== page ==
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  • ‘Canoe traffic’ of the Torres Strait and Fly Estuary

    David Russell Lawrence

    Chapter from the book: Siikala, J. 2021. Culture and History in the Pacific.


    This paper concentrates on the material aspects of the interaction between Torres Strait Islanders and the Papuan peoples of the Fly estuary and the southwest coastal region of Papua New Guinea. In spite of the differences in ecology, habitation history and subsistence practices, or perhaps because of them, interaction between peoples of the region has a long history. Such patterns of interaction between linguistic and culturally diverse groups of peoples is well known in the Melanesian region. Historically, one of the most important cultural links between Papuans and Islanders has been regular and sustained contact maintained by voyages in large ocean-going canoes. The interesting aspect of this relationship from an economic point of view has been not only the exchange by canoes, that is, using canoes as a means of exchange, but also exchange in canoes, where the canoe itself has been the principal object of exchange. Exchange relations between Torres Strait Islanders, coastal Papuans and Australian Aboriginal groups at Cape York were facilitated by means of a sophisticated maritime technology and operated within the confines of well established real and fictive kinship ties.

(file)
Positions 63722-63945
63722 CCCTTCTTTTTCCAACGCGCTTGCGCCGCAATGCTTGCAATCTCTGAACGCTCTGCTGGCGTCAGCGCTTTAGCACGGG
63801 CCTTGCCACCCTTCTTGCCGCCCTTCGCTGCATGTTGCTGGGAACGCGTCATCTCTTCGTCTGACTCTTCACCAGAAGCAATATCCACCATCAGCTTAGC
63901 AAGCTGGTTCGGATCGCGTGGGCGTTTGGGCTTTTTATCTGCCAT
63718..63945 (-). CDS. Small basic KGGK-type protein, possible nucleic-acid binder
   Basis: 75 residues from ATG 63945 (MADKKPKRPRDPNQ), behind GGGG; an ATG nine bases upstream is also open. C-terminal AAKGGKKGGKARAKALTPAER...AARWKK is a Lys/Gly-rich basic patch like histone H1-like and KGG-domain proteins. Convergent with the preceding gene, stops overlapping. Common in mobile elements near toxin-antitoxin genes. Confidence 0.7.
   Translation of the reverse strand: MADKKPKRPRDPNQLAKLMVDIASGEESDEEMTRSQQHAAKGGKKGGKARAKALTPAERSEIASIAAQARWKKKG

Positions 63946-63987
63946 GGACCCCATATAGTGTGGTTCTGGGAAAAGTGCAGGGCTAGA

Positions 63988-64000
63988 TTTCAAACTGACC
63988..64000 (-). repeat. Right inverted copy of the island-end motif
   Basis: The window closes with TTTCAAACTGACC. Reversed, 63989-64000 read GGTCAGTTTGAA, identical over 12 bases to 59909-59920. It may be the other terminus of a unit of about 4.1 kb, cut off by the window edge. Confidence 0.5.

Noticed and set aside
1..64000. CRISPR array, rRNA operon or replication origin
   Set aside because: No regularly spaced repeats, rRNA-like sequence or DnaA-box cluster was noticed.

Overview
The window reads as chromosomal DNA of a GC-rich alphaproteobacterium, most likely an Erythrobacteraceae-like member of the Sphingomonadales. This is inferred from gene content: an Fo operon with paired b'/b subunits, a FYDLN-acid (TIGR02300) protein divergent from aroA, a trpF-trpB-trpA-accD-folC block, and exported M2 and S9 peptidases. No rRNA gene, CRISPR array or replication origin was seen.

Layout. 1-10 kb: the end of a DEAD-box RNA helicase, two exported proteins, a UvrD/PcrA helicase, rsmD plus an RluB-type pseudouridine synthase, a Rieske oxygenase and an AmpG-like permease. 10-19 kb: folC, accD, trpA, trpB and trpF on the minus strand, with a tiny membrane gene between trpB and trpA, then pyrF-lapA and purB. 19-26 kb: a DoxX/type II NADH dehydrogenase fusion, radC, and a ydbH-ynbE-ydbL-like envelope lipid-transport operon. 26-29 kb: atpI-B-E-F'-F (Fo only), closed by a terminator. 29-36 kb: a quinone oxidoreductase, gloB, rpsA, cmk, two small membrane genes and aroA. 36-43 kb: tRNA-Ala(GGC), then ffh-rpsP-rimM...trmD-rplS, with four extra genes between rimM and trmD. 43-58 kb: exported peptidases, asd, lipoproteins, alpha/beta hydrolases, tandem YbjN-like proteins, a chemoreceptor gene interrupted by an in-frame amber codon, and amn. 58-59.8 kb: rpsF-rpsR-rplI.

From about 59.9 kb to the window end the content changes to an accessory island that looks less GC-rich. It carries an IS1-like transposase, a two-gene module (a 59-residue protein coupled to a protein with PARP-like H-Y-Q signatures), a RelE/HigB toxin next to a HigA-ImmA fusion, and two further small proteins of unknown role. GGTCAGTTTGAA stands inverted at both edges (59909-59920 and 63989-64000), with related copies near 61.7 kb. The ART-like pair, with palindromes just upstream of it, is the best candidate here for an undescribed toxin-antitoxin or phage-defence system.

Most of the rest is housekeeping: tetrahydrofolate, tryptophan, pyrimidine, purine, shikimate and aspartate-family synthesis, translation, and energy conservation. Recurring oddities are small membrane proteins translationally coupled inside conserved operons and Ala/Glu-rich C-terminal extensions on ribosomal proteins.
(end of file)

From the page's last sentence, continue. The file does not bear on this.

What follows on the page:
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    Lawrence, D. 2021. ‘Canoe traffic’ of the Torres Strait and Fly Estuary. In: Siikala, J (ed.), Culture and History in the Pacific. Helsinki: Helsinki University Press. DOI: https://doi.org/10.33134/HUP-12-12

    This chapter distributed under the terms of the Creative Commons Attribution + Noncommercial 4.0 license. Copyright is retained by the author(s)

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    Published on Sept. 29, 2021


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